After the U.K.’s voted to leave the European Union, spurring the global market turmoil, along with plunging Hong Kong stock, led by HSBC Holdings Plc and Standard Chartered Plc.
The Hang Seng Index faced a 2.9% slump at the close, which was the biggest drop seen since Feb. 11, on volumes that were twice the 30-day average. It earlier sank as much as 5.8%. HSBC gets one third of its revenues from Europe, and it has the second-largest weighting on the Hong Kong stock gauge, declining 6.6%. London-based Standard Chartered restricted its biggest slump in almost 4-years. The pound plunged more any time in the past, as a final tally came in showing 52% percent of U.K. voters opting to leave the EU.
Numerous companies in the former British colony have very strong ties to the previous ruling power. According to Partners Capital International Ltd., this would consist of parts of Li Ka-Shing’s empire, while the broader blow of the so-called Brexit would also be hurting to the European firms that were listed in the city.
Preparations were made
Jefferies Group LLC. Commented that Friday’s declines followed the Hong Kong benchmark measure climbing over the last five days, with HSBC jumping nearly 10%, as polls boosted conjecture the U.K. was going to vote to stay in the European bloc.
Jackson Wong, associate director at Huarong International Securities Ltd. in Hong Kong, who got selling orders from worried investors once the it was known that the results favored Britain’s exit. Wong says, “There’s been some panic. It was pretty much a sure thing that Britain would remain, and even this morning the polls were showing that remain was slightly leading at one point. But from there it went downhill.”
The Hang Seng Index snapped the 5-day, 4.1% advance ,dropping to 20,259.13. The Hang Seng China Enterprises Index, a measure of mainland companies trading in Hong Kong, retreated 2.9%. The Shanghai Composite Index dropped 1.3%, extending this year’s losses to 19%. The offshore yuan slid 0.8% percent, which is the largest decline since January.
Warning from Li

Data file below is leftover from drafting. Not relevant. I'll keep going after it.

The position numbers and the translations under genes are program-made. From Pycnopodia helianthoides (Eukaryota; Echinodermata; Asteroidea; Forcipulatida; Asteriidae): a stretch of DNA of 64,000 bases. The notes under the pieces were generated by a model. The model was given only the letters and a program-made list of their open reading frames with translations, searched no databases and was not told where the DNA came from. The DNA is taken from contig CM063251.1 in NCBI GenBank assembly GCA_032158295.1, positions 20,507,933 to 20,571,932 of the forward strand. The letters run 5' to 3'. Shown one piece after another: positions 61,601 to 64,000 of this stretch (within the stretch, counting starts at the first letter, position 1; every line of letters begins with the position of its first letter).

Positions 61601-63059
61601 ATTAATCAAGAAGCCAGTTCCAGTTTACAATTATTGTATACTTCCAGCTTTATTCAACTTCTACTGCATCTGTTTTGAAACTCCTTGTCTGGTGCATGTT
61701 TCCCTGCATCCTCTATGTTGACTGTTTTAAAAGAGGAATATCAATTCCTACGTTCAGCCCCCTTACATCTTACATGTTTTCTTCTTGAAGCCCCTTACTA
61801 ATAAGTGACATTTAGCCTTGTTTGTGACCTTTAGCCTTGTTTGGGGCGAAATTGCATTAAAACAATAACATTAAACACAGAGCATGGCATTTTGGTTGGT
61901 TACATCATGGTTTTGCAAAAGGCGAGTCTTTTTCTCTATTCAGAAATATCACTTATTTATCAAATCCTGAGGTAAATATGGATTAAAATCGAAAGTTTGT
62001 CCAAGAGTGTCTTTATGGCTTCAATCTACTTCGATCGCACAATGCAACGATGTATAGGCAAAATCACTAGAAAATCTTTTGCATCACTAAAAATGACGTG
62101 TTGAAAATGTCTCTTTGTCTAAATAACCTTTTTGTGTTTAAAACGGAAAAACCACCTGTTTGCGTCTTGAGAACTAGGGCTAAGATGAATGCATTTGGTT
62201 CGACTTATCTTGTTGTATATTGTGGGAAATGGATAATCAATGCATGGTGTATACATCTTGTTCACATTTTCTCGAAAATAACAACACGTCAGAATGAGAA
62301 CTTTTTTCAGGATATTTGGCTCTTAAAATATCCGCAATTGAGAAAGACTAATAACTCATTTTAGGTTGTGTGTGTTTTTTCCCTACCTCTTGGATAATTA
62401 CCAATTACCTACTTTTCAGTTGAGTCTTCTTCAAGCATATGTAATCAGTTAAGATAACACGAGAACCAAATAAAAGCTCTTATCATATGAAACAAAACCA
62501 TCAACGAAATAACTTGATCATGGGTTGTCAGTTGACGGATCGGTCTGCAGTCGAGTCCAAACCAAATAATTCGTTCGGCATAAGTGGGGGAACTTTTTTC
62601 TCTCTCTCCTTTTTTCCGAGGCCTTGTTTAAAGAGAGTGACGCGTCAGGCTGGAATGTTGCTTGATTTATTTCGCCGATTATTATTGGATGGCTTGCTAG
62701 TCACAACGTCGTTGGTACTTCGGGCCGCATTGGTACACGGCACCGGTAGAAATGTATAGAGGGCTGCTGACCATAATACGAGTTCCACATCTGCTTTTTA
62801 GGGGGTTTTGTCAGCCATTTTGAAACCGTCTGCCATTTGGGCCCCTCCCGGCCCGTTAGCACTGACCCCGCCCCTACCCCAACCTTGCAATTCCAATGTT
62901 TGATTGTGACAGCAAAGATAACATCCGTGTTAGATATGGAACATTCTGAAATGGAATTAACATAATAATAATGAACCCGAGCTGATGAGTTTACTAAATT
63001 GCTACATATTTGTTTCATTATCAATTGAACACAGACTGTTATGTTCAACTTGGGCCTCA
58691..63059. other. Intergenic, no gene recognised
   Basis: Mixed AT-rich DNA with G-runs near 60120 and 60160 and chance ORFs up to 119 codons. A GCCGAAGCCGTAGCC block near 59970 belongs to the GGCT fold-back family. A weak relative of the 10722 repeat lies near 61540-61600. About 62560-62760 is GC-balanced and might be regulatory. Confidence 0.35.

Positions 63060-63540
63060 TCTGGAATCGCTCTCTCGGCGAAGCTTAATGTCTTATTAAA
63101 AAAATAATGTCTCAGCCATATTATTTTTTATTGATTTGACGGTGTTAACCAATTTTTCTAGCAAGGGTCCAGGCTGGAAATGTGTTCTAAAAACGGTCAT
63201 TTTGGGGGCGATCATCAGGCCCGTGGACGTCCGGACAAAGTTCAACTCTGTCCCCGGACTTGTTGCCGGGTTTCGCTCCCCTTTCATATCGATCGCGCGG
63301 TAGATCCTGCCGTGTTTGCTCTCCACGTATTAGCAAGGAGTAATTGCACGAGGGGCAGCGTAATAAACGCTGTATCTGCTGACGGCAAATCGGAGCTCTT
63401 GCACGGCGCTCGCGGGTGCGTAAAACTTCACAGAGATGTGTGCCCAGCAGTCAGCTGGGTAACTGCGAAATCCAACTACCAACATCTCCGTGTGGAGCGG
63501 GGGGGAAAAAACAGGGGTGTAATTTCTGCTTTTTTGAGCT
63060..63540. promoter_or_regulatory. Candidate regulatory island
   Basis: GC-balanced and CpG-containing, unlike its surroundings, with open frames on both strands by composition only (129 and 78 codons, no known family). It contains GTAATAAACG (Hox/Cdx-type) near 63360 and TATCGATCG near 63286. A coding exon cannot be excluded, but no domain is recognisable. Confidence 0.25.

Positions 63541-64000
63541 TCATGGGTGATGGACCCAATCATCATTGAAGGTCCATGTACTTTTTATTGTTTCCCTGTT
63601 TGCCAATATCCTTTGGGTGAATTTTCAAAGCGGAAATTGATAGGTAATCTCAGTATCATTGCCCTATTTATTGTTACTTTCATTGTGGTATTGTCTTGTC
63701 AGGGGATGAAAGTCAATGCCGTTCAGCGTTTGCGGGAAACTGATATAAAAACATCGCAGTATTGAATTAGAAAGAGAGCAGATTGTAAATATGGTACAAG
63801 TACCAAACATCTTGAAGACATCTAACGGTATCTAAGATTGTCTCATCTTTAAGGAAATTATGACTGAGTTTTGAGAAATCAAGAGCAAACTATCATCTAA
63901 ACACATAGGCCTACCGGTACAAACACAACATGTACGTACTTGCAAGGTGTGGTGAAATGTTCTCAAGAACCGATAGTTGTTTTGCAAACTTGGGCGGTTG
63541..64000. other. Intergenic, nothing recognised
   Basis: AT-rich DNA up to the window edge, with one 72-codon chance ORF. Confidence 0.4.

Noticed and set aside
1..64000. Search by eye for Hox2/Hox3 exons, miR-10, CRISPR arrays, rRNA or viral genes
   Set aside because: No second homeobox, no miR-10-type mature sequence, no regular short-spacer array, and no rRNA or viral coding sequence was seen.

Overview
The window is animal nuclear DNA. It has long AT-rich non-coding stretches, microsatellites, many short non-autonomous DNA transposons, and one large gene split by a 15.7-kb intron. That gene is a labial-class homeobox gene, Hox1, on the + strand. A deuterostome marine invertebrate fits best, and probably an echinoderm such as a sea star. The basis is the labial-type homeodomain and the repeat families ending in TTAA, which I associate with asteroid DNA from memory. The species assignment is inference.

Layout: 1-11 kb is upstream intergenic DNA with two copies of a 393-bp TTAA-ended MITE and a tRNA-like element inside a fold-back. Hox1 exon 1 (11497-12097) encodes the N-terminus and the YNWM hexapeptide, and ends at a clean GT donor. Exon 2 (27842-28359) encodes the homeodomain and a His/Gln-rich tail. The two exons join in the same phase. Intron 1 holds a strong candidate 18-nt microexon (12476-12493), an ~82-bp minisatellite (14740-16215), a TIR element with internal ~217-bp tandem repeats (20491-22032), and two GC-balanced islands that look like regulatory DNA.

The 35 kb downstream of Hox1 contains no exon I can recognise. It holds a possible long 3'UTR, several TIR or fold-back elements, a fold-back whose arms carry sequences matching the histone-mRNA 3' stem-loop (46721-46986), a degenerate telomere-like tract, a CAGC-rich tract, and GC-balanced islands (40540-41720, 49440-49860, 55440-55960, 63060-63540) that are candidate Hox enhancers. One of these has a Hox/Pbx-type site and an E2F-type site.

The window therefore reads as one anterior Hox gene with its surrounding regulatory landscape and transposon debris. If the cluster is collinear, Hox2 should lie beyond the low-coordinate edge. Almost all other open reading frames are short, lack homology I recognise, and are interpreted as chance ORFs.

As Hong Kong markets were being sold off, the investors from the mainland piled in through a Shanghai stock link program, using up more than half the available daily quota, which was the most since April last year. The flows didn’t respond, with foreigners being the net seller of mainland stocks.
The unanticipated Brexit outcome collapsed global markets. Sterling tumbled by 11%, the Euro slid by more than it has since being introduced in 1999, while the yen surged. Oil sank nearly 4% to about $48 a barrel and then industrial metals also slumped. With the U.S. Treasuries as investors piled into haven assets gold soared.
Hong Kong has made arrangements and has sufficient liquidity no matter what the result is of the Brexit vote, and Hong Kong Radio Television reported citing Financial Secretary John Tsang.
Chief executive at Partners Capital in Hong Kong, Ronald Wan says, “Hong Kong is a very open market so if anyone wants to exit, it’s very easy. It’s more vulnerable than other markets.”
Li told Bloomberg Television’s Angie Lau in an interview: “If Brexit happens, it will be detrimental to the U.K. and it will have a negative impact to the whole of Europe. Of course I hope that the U.K. doesn’t leave the EU.”
In Hong Kong PetroChina Co. declined 4.4%, sinking to a 12-year low, to lead losses by energy producers as oil tumbled. Galaxy Entertainment Group Ltd. paced the declines by Macau casino operators. Li & Fung Ltd., which is the source company providing clothes, supplies, and toys to U.S. retailers like Wal-Mart Stores Inc.
This week investors have focused on Brexit, and concern pertaining to China’s economic slowdown aided in sending bearish bets on the biggest exchange-traded fund tracking the nation’s shares in Hong Kong to the peak level. The last time it was this high was in March 2015. It is anticipated data on the nation’s industrial profits and manufacturing will be released next week.